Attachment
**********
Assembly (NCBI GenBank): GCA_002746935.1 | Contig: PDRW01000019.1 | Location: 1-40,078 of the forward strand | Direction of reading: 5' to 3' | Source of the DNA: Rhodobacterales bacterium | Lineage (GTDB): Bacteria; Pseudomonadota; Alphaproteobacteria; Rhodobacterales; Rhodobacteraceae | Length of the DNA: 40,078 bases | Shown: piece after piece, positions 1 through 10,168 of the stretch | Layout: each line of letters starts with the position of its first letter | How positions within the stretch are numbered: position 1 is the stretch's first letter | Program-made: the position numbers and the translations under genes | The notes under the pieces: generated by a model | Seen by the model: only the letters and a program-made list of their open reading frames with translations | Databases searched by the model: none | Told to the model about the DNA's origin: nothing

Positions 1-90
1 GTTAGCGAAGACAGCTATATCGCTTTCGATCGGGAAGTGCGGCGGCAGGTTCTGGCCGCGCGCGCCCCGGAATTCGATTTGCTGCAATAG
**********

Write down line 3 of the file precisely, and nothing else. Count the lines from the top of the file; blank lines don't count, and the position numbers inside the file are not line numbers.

1 GTTAGCGAAGACAGCTATATCGCTTTCGATCGGGAAGTGCGGCGGCAGGTTCTGGCCGCGCGCGCCCCGGAATTCGATTTGCTGCAATAG